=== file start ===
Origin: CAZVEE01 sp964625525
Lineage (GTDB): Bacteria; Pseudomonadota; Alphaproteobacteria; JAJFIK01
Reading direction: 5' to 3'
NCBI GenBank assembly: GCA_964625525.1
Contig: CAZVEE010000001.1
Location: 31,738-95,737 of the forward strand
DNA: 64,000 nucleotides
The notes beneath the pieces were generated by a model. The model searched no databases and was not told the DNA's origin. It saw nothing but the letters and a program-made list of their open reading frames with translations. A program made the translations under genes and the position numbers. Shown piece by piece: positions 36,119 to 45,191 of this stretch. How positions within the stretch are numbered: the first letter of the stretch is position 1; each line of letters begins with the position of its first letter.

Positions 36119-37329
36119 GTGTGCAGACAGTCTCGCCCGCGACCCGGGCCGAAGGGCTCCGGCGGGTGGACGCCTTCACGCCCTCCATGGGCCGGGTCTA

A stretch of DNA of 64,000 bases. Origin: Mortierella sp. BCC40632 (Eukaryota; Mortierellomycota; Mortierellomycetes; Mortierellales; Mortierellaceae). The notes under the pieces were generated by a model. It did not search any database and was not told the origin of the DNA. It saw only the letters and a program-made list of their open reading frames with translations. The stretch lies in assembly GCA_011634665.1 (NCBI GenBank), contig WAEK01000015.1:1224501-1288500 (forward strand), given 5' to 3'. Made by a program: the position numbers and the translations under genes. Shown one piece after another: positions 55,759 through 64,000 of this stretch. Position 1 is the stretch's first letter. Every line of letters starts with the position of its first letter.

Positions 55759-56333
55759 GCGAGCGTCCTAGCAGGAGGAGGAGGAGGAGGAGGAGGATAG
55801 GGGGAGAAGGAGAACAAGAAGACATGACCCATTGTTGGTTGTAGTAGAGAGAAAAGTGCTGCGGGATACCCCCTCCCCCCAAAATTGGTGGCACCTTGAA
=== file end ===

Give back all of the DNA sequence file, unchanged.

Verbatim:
Origin: CAZVEE01 sp964625525
Lineage (GTDB): Bacteria; Pseudomonadota; Alphaproteobacteria; JAJFIK01
Reading direction: 5' to 3'
NCBI GenBank assembly: GCA_964625525.1
Contig: CAZVEE010000001.1
Location: 31,738-95,737 of the forward strand
DNA: 64,000 nucleotides
The notes beneath the pieces were generated by a model. The model searched no databases and was not told the DNA's origin. It saw nothing but the letters and a program-made list of their open reading frames with translations. A program made the translations under genes and the position numbers. Shown piece by piece: positions 36,119 to 45,191 of this stretch. How positions within the stretch are numbered: the first letter of the stretch is position 1; each line of letters begins with the position of its first letter.

Positions 36119-37329
36119 GTGTGCAGACAGTCTCGCCCGCGACCCGGGCCGAAGGGCTCCGGCGGGTGGACGCCTTCACGCCCTCCATGGGCCGGGTCTA

A stretch of DNA of 64,000 bases. Origin: Mortierella sp. BCC40632 (Eukaryota; Mortierellomycota; Mortierellomycetes; Mortierellales; Mortierellaceae). The notes under the pieces were generated by a model. It did not search any database and was not told the origin of the DNA. It saw only the letters and a program-made list of their open reading frames with translations. The stretch lies in assembly GCA_011634665.1 (NCBI GenBank), contig WAEK01000015.1:1224501-1288500 (forward strand), given 5' to 3'. Made by a program: the position numbers and the translations under genes. Shown one piece after another: positions 55,759 through 64,000 of this stretch. Position 1 is the stretch's first letter. Every line of letters starts with the position of its first letter.

Positions 55759-56333
55759 GCGAGCGTCCTAGCAGGAGGAGGAGGAGGAGGAGGAGGATAG
55801 GGGGAGAAGGAGAACAAGAAGACATGACCCATTGTTGGTTGTAGTAGAGAGAAAAGTGCTGCGGGATACCCCCTCCCCCCAAAATTGGTGGCACCTTGAA